Colin Powell's 13 Rules of Leadership
August 27, 2012
In my last posting (August 6, 2012), I summarized the Case Foundation's mantra to
"be fearless." This posting generated some (private) comments that were skeptical that nonprofit organizations – and especially the foundations that fund them – can ever really be truly transparent about their processes, their successes and their failures.
This commentary made me think of Colin Powell's 13 Rules of Leadership. You can find them – as well as real life stories and lessons to back them up -- in General Powell's new book, It Worked for Me: In Life and Leadership.
Here they are:
- It ain't as bad as you think. It will look better in the morning!
- Get mad and then get over it!
- Avoid having your ego so close to your position that when your position falls, your ego goes with it!
- It can be done!
- Be careful whom you choose!
- Don't let adverse facts stand in the way of a good decision!
- You can't make someone else's decisions. You shouldn't let someone else make yours!
- Check small things!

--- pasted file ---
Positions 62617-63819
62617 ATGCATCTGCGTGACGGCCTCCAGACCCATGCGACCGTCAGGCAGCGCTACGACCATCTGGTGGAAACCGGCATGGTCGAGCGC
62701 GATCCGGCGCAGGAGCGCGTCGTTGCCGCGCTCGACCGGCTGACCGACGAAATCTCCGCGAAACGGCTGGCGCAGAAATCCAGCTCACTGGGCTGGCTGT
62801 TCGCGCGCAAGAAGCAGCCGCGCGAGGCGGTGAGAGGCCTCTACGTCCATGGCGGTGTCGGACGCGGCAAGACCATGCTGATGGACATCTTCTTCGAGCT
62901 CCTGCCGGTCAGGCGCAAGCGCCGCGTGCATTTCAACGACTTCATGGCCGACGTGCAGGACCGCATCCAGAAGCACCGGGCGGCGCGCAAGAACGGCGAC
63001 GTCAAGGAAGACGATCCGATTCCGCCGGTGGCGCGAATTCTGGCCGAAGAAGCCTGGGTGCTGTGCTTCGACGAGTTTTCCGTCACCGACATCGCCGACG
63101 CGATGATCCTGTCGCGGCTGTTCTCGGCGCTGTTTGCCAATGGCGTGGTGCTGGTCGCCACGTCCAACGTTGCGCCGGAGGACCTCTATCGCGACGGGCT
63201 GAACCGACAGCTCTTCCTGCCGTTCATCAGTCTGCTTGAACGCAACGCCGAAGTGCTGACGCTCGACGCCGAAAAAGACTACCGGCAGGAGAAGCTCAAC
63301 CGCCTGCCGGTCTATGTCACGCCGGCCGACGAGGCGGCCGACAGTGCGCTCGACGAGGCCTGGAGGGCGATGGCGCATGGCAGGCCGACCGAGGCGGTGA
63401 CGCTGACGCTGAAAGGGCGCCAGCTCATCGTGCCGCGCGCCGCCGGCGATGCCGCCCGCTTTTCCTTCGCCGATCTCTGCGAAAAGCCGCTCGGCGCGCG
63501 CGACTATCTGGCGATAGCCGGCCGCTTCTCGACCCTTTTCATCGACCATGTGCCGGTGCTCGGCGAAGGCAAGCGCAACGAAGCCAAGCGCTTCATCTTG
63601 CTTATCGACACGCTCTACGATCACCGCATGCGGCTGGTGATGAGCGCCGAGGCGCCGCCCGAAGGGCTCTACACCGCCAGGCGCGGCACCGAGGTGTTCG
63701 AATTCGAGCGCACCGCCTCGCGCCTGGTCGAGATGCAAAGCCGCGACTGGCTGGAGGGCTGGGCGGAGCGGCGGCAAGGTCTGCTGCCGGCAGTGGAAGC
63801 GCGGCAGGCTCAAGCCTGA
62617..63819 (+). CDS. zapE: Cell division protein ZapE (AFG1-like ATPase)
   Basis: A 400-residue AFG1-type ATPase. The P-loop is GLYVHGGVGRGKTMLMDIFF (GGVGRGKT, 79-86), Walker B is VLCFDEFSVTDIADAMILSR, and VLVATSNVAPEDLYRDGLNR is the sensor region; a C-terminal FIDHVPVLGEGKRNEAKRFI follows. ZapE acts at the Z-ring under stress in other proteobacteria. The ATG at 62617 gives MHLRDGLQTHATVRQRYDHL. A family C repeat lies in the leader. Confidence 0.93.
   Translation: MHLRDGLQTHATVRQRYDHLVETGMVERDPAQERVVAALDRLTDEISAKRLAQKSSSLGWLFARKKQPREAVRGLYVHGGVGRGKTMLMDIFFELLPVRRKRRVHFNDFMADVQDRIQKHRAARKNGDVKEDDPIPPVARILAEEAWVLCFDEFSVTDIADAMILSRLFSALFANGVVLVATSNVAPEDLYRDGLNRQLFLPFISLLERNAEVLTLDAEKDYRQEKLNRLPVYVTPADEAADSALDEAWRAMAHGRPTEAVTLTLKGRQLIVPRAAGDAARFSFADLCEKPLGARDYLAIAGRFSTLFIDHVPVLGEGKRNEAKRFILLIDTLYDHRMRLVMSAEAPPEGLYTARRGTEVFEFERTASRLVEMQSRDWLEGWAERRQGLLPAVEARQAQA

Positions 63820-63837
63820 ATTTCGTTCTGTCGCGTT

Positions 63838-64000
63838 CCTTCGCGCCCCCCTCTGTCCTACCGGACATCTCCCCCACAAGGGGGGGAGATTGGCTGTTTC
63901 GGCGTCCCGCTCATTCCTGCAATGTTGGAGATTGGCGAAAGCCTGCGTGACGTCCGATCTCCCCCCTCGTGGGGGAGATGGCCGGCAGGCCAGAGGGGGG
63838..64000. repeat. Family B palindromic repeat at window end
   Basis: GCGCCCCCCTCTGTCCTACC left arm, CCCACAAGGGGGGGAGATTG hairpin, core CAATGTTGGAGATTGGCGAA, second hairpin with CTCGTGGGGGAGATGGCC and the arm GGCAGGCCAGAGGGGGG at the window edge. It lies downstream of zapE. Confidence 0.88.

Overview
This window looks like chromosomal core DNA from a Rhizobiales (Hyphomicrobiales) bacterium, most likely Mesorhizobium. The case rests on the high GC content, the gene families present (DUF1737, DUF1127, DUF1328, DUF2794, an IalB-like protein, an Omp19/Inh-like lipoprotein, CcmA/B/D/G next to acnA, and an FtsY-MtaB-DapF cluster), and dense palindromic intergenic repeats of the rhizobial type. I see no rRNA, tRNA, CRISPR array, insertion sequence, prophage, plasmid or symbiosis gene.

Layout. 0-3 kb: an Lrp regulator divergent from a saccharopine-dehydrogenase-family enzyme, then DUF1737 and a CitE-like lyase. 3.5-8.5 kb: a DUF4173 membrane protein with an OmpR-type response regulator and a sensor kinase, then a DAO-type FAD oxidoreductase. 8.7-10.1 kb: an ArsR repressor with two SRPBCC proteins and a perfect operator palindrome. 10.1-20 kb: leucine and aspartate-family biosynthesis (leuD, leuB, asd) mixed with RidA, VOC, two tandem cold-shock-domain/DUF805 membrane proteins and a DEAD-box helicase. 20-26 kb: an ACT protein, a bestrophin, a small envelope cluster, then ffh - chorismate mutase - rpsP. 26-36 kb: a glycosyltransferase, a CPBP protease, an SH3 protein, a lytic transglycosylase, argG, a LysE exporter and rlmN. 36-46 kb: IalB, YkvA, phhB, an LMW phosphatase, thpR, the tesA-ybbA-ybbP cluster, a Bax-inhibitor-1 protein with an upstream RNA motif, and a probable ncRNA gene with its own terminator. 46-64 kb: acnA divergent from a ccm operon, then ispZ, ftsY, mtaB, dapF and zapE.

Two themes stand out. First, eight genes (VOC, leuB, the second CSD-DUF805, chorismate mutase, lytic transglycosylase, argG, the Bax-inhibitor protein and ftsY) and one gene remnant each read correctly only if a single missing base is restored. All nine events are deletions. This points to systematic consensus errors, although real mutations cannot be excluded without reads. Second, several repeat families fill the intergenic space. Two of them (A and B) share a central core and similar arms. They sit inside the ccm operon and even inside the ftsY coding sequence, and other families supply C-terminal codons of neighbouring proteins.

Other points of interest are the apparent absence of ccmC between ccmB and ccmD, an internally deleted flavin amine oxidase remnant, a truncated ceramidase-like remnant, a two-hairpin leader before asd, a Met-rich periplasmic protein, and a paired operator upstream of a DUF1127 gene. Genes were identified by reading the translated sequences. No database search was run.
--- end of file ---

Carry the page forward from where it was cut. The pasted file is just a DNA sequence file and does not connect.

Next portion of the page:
- Share credit!
- Remain calm. Be kind!
- Have a vision. Be demanding!
- Don't take counsel of your fears or naysayers!
- Perpetual optimism is a force multiplier!
In other words, effective leaders are optimistic, confident, realistic, selective, decisive, transparent, sharing, calm, demanding and visionary. Following these simple rules will help focus your efforts and energies, and make for a more inclusive and mission-driven organization.
If you have a comment or question, please share it here.
P.S. Did you know that General Powell has helped establish the
Colin L. Powell Center for Leadership and Service at City College in New York City? The mission of the Center is to prepare a new generation of publicly engaged leaders, to build a strong culture of civic engagement at City College, and to mobilize campus resources to serve the public good.
These are great rules to live and to work by! Particularly in philanthropy, egoless and servant leadership can make such a greater impact, it's important to remind ourselves to be the type of leaders described here. Great post.
Great book and a great set of leadership tips. Thanks for sharing in the context of CSR.
Welcome to CSR Now!, a weekly blog designed to get at what’s happening in Corporate Social Responsibility today – from the point of view of a corporate practitioner.
How to Protect Your Nonprofit Organization's Data
Why Nonprofit Leaders Should Care About Data Security Too
How Do I Get a Job in CSR?